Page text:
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    technique, Aeschylus fills his tragedy, Oresteia: The Agamemnon, with layers of multiplicity. Essentially, multiplicity in this tragedy entails using dialogues containing several meanings to convey truths about Greek society and to shed light on situations outside the current action. Aeschylus’ use of this dramatic tool contributes to the success of the novel and adds depth to the meaning of the characters’ conversations. Furthermore, it affords the audience an opportunity to personally…

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    Medea and Clytemnestra are two iconic transgressive female characters in classic literature. In Euripides’ Medea, the female powerhouse Medea is presented as a ruthlessly strong female whose actions can make the audience squirm. In Aeschylus’ Agamemnon, Clytemnestra is painted as a bold female who seethes revenge and successfully gets it. Both women are undeniably strong, and given their situations, Clytemnestra is the more sympathetic character. As for the theme of feminism in the plays…

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    Aeschylus exhibited an era of ancient Greece in his play, Agamemnon, through his language which displayed a society with a very influential religious discourse that lacked specific guidelines. He establishes the immense impact of religion through the main character, Agamemnon, when he sacrifices her daughter in the play; "And ill, to smite my child, my household’s love and pride! To stain with virgin blood a father’s hands, and slay My daughter, by the altar’s side!” (Aeschylus 251-253).…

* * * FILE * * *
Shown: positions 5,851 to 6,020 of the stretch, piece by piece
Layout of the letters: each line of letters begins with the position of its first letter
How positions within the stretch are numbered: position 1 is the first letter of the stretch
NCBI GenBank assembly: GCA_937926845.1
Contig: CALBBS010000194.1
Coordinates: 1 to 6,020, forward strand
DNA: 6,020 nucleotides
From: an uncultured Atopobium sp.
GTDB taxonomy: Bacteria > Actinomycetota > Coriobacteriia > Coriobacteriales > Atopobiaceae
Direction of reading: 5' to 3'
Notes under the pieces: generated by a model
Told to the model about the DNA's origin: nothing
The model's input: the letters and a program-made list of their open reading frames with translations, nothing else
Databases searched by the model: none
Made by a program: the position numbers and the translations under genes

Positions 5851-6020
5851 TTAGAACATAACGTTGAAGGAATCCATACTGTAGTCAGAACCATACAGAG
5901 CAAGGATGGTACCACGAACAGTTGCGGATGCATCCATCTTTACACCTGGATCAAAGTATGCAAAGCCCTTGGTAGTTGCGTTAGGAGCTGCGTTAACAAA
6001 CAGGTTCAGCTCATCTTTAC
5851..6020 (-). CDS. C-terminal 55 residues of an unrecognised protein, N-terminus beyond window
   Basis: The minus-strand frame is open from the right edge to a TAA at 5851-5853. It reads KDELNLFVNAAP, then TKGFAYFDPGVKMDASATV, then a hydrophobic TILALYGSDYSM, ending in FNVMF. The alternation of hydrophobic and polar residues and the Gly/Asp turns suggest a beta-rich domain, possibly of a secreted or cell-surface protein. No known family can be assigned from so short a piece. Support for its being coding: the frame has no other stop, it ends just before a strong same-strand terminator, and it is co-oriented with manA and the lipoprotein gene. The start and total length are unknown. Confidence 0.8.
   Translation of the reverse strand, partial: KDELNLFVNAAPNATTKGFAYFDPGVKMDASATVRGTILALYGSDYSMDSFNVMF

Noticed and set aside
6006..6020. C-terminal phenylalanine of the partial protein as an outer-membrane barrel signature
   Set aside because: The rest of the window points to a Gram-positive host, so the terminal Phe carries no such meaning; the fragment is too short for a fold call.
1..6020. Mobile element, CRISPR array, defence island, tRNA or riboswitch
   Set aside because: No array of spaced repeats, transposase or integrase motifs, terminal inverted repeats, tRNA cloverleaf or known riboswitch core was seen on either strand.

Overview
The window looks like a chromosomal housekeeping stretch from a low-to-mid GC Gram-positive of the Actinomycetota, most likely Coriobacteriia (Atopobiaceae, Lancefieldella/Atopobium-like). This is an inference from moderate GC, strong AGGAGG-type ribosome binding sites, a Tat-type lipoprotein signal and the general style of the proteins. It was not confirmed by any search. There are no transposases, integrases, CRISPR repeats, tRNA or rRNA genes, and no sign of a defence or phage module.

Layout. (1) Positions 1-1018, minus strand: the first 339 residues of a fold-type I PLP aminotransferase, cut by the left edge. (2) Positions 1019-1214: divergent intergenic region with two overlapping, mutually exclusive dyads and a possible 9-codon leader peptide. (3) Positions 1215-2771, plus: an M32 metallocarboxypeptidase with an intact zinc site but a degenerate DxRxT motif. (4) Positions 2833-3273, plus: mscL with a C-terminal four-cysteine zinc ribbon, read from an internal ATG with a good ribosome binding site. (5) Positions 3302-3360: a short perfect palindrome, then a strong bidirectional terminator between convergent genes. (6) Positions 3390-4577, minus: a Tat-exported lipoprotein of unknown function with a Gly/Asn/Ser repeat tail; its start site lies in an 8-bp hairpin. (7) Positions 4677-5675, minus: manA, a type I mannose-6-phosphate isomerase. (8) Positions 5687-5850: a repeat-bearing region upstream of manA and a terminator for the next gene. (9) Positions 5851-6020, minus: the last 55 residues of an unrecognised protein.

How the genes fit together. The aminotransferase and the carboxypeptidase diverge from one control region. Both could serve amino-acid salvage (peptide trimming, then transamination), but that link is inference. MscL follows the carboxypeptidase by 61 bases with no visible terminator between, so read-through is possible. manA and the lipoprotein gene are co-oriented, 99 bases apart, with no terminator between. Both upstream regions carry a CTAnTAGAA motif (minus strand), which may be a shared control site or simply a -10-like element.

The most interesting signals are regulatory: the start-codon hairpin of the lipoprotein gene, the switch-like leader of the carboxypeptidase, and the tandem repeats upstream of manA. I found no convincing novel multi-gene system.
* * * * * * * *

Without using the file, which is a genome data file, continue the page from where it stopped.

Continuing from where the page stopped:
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    Greek Playwrights

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    He was born in Eleusis, a town north-west of Athens. When he was young he worked at a vineyard, until, according to some, the Greek god Dionysus appeared to him in a dream, saying that he should start writing tragedies. As soon he woke up he started writing his first tragedy, and his first performance was at 499BC when he was only 26 years of age. The Persian war played a big part in Aeschylus’ life. He and his friend Cynegeirus fought to defend Athens, though Cynegeirus died trying to prevent a…

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    The Persians Play

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    The play that I selected was The Persians by Aeschylus translated by George Theodoridis copyright in 2009 with the rights reserved by Bacchicstage. The characters in this play include Xeres, who was the King of Persia at the time and is presented in the play as a dejected king who was responsible for the downfall of Persia because of his young rash decisions to go to war with the Greeks. When described by the ghost of his father, Darius, he is presented as a young king who would do anything to…